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Friday, October 18, 2013

Cursing, Dog-Style

The other day Trent posted something on Google+ about whether people talk to their pets. Whether they admit it or not, I believe a lot of people do. We used to talk to our little dog Paris quite a bit. In her own doggish way, she often "talked" to us as well. Her vocalizations merely lacked words to make them complete. But she always did a good job of making her point understood.

Funny thing about dogs - they understand words more than people think they do. Many people claim that dogs are not responding to our words, but rather our tone of voice. While I will agree that dogs respond to our tone of voice, as well as visual cues, I must disagree with their supposed lack of understanding of individual words. Regardless of our tone, Paris knew the meaning of numerous words. Heck, each of her numerous toys had a name. And if you mentioned playing with her Cow, you couldn't just switch to her Teddy. She knew better. Although she has been gone from us for over a year now, we still hesitate to use the word hungry. Whispered, shouted, hissed, cooed - no matter how it was said, it elicited the same reaction. Paris would jump up and start vocalizing, and then run for the kitchen. She usually stopped on the way to pick up one of her toys. This minor distraction could potentially have been the one thing that kept her from losing her mind while she waited for the delicious canned food, or even better, Mommy's home made food, to get into her bowl. And at moments like this, if she had the ability to use words, I have no doubt she would have talked my ears off.

There were times when we'd say something to her that would be met with a look that obviously said we were out of our minds. The most common trigger would involve something like a request for her to quit hogging the bed. Seriously, it's amazing that an eight-and-a-half pound dog could take up three-quarters of a king sized bed. From time to time, we would talk about what exactly Paris would say if she could talk. Some things were more obvious than others, of course. Instead of just going out to the kitchen and assuming a playful and adorable pose in front of the refrigerator while wagging her tail and vocalizing, I am sure she'd have a few choice and intelligent words to say. "Hi, fridge! You know, my stomach is feeling a bit empty at the moment. I know that Mommy made me some chicken stew last night. It's on your second shelf on the left side, in a square container. I don't mind eating it cold." Of course when the refrigerator failed to produce a bowl of food for her, she would come back to find me, giving me that bright, wide-eyed look, accompanied by the Paris version of a grin. And that could always progress to talking. "Mommy! I need to have some chicken stew! You know you made it for me, you told me so when you put all of the stuff in the pot. I would like some right now, please. I can show you where it is if you need any help finding it. Okay, let's go to the kitchen."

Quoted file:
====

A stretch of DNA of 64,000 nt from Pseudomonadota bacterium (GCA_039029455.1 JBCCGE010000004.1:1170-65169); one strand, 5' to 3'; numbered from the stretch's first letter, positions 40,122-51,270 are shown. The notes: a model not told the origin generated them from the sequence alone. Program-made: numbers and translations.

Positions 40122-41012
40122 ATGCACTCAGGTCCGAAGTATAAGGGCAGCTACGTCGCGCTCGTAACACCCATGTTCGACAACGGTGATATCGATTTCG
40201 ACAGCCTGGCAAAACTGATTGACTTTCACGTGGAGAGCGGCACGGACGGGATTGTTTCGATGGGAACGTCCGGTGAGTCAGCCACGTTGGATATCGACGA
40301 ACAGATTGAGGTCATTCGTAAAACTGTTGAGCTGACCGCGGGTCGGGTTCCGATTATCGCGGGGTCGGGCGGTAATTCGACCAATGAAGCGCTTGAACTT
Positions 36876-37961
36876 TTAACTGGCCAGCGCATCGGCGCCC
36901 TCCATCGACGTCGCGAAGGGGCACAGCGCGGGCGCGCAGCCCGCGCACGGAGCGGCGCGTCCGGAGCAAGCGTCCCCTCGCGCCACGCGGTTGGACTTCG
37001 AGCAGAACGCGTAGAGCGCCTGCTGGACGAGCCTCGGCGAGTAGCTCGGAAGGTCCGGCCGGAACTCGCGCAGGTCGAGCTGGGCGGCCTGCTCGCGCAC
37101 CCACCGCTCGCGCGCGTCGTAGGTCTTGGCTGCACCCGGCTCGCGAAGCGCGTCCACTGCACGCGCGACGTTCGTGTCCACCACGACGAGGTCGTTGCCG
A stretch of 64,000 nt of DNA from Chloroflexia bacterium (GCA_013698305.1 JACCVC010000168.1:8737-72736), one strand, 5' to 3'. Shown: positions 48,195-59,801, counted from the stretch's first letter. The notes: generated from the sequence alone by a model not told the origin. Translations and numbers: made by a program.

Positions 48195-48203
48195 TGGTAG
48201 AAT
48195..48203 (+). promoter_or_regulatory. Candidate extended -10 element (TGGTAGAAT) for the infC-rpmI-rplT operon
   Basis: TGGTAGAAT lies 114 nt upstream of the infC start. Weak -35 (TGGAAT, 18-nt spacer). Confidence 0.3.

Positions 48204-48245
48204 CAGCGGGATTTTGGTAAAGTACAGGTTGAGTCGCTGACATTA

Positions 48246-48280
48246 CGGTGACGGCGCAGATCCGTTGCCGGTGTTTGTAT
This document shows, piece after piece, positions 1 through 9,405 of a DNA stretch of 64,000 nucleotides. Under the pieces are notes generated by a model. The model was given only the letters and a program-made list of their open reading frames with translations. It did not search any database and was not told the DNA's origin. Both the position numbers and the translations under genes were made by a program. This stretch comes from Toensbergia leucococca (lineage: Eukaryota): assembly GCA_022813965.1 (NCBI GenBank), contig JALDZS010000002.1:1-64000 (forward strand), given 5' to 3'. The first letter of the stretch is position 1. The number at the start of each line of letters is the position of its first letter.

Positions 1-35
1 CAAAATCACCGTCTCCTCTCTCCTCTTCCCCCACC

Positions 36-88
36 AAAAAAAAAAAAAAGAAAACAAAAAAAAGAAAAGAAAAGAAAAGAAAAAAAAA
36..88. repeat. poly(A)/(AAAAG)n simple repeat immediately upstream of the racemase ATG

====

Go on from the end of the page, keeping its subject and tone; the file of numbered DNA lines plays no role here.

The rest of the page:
But what would a dog say to you if you really disgusted her or made her angry? It's not like she's going to call you a bitch. After all, that is simply the name for a female canine. Paris would have been more likely, then, to call me the sweetest bitch in the world while I was giving her a sustained tummy rub, or giving her a treat or something. What would dog cursing be like? "No, I do not want to take a bath right now, you...woman!" Or, "Hey, quit rolling over on my legs while I'm trying to sleep, you big, stupid, hairless two-legged weirdo!" "Why don't you just hop away on your hind legs and go wipe your tail-less butt with some paper!" "You're so dumb, you don't even sniff before you poop!" "Hey, short-nose, wake up and smell the fire hydrant!" "Yeah, it takes a lot of smarts to fake like you're throwing the ball, genius!" "Nice kiss, toothpaste-breath!" I don't know. Maybe it's a good thing they can't curse. I'm not sure we could handle it!